One goal, two goals, red goal, blue goal


While tinkering with our account on Mint, I decided to play with the Goals feature. There was already one goal–the emergency fund–that’s being tracked. We can’t track the student loan because the company is not in the list yet, but I had already requested so let’s see what happens.

I added new goals:

  1. Save for college
  2. My retirement (here in the US)
  3. Husband’s retirement (continuation)
  4. Grand Design Project

We have our Kiwisavers still in NZ that we can’t take out yet until we’ve reached one full year of living overseas. It doesn’t do us any good that it’s sitting there because the government does not contribute to accounts whose holders are living and working overseas. Kinda sucks, but it makes sense because why would they give us benefit when we’re not paying taxes, right?

So for now, what I’m doing is researching on investment companies to find one where I’m going to invest my Roth in. I would’ve chosen Traditional IRA but I don’t plan to retire and get my money when I’m 70.5 years old. I just don’t see myself working that far out in my life. I would rather be doing other things, such as traveling, cooking for a living (maybe own a café), teaching pre-school kids…the list goes on and on, but those mentioned are strongly my inclination.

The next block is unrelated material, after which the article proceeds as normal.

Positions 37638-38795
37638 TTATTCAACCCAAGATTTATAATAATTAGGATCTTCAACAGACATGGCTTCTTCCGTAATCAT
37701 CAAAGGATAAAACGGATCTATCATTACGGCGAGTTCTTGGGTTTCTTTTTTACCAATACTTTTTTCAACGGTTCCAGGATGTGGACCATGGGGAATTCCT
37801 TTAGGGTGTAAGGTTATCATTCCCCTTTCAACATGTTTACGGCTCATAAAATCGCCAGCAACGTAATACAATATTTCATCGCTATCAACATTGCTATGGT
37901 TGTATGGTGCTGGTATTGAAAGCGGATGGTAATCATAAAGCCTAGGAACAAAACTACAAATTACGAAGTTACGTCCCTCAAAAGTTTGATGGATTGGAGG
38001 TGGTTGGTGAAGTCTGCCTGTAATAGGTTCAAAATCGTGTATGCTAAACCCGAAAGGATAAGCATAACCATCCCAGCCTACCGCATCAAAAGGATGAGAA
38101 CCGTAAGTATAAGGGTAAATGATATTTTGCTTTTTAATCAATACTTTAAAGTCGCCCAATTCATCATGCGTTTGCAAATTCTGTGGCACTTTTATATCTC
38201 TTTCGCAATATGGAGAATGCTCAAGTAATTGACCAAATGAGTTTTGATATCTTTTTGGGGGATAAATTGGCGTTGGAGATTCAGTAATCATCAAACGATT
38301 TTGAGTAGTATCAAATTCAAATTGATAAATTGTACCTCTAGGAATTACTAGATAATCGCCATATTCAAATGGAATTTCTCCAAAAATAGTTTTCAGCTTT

I would’ve done those things now but they aren’t exactly paying much. I earn a good living, a really good one in terms of money. It’s a career but it’s not all that to me anymore. It used to be the guide in my life, but after having a child I realized that life has more to offer.

Based on our goals to retire at 55 (me) and 65 (him), about 90% of discretionary funds after paying fixed expenses MUST go towards funding retirement! That means we might not be able to fund our Grand Design Project, which was inspired by the show itself. I strongly recommend that you watch a few episodes of it before you buy a house, and even if you’re not, the show would still be good for your soul. 🙂

With very simple finances, I’m able to see the picture. Thanks for that! I wonder how others with complicated finances do it? It being many things actually–buying a large house, vacationing, shopping, sending kids to school, funding retirement, etc.

There are risks involved that some people choose to take. I know at some point my strategy will change because we would really love to build our own home someday and have our child experience living in it before he moves out and lives on his own. I know he’s only 3 but saving takes time!

So, really, what makes sense is to complete funding our emergency fund and then pay off student loan. Blech.

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